Blog Post

Recovering the Master of Divinity Degree

Ministry preparation is as old as the church itself. The Apostle Paul received personal instruction from Christ, and he exhorted Timothy to “study to show thyself approved unto God, a workman unashamed, rightly dividing the word of truth.” The Apostle’s exhortation to Timothy rings through the ages, challenging every generation of gospel ministers to be maximally prepared for ministerial service.

As an institution that exists for the Church, Midwestern Seminary abides under an Ephesians 4 mandate, equipping pastors, ministers and missionaries for local church service. While not every graduate will minister within a local church setting, seminary students should view their calling through the prism of serving the church.

In the world of theological education, the Master of Divinity degree has long been the gold standard for ministry preparation, and its status is well deserved. In it, one finds the complete toolkit for ministry service: Greek and Hebrew, New Testament and Old Testament, theology, church history, preaching, pastoral care and counseling, evangelism, missions, and much, much more.

Yet, in many seminaries, the Master of Divinity degree has fallen on hard times. In recent years, shorter and less rigorous Master of Arts degrees have syphoned off students from the Master of Divinity degree.

The increase of online studies over the past decade unintentionally accelerated the shift from the M.Div. to the M.A. degree. Since accrediting agencies approved online M.A. degrees many years before the lengthier online M.Div. degrees, online students had no choice but to become M.A. students, thus increasing the migration.

Thankfully, at Midwestern Seminary, the Master of Divinity degree is making a comeback, and this is not by accident. Indeed, at our recent Board of Trustees meeting, we announced Midwestern Seminary now has more Master of Divinity students than at any point in its history.

Our surge in Master of Divinity students parallels the seminary’s overall enrollment growth and follows the recent retooling of our Master of Divinity degree. We barraged every aspect of our curriculum, including the M.Div. degree, with one driving question—how do we best prepare our students to serve the church?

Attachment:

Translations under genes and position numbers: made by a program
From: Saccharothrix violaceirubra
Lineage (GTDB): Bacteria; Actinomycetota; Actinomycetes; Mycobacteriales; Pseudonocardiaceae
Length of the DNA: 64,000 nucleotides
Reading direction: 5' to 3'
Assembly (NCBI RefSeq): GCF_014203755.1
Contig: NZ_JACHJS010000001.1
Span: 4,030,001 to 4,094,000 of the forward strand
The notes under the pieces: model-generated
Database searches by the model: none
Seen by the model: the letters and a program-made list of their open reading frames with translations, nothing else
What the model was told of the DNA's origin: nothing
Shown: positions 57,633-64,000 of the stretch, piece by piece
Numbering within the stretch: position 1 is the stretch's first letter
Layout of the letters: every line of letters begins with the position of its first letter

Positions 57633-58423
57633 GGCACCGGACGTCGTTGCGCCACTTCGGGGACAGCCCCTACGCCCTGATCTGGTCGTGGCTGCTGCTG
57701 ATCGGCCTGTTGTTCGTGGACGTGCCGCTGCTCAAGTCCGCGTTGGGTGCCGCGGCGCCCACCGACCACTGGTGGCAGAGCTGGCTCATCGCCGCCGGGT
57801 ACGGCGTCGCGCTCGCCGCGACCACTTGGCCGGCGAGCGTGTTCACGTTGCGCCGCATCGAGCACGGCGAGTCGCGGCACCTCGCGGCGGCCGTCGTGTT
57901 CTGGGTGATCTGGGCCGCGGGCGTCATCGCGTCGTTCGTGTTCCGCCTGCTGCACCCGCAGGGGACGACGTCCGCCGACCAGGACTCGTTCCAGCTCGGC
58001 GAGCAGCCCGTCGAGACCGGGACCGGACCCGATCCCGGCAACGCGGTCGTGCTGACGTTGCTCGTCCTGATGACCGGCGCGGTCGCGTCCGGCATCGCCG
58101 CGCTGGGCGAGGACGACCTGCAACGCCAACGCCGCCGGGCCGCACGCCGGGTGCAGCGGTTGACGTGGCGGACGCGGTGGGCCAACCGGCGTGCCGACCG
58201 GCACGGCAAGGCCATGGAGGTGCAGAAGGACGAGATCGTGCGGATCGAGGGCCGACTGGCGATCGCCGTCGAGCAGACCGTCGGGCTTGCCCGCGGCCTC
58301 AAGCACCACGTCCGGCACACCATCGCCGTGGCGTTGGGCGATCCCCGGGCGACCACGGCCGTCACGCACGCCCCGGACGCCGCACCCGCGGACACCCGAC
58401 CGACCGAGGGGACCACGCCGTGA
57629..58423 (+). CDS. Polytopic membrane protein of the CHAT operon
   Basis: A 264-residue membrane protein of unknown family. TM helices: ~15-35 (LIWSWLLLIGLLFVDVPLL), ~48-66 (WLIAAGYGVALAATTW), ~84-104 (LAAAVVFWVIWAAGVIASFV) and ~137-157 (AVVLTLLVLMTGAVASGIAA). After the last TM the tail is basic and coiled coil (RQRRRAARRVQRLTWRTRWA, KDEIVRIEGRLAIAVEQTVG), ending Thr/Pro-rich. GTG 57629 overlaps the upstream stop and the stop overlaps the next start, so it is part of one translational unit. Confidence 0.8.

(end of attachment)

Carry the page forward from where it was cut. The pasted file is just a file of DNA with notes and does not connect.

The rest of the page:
This process led us to revamp our Master of Divinity degree. We pruned the edges, strengthened the core, and produced an 81-hour M.Div. Midwestern Seminary Provost, Jason Duesing, recently expounded upon our new Master of Divinity degree, and the primacy of the M.Div. in and of itself.

At Midwestern Seminary, we are insisting every Master of Divinity student get the full complement of ministry preparation, including the classic, timeless disciplines of theological education. Yet, we have structured the M.Div. with student concerns like affordability and attainability in mind.

The 2.0 version of the Master of Divinity provides the student with the complete ministry toolkit, while being affordable and able to be completed in three years or less.

The urgency of recovering the M.Div. degree is not rooted in what it offers, but in what ministers and churches need. Ours is an exhilarating age to live in and minister. The unpredictable challenges of a decadent culture, the perennial needs of the church, and the demands of 21st century Christian service all point to the urgency and consequence of the Master of Divinity degree. In other words, the needs of the church are great, and the church’s expectations of their ministers will be greater still.

We do not settle for shabbiness in any other area of life, so why would we settle for it in Christian ministry? When my automobile needs servicing, I do not take it to a backyard mechanic. When I need an accountant, I do not look for someone that is merely good with a calculator. When I have a sick child, I do not take them to a physician who occasionally dabbles in pediatrics. Let us not subject our churches to such shoddiness either. Sunday morning at 11 a.m. is not amateur hour.

The sad reality is many church members are pathetically ill-informed, but their lack of biblical training is not a permission slip for ministers to exhibit the same. God does not grade ministers on the curve. We are judged by New Testament standards of biblical knowledge and ministerial fitness, not by whether or not we know the Scriptures marginally better than ill-informed church members.

The call to the ministry is indeed the most glorious calling known to man. All whom God has called must be optimally prepared to serve him. Don’t settle for the quickest or easiest degree; aim for being maximally prepared for a lifetime of faithful ministry. Completing the Master of Divinity degree does not ensure a faithful ministry, but it does best position one for it. If at all possible, do not settle for anything less.

topicsHigher EducationMaster of DivinityMidwestern Seminarytheological education

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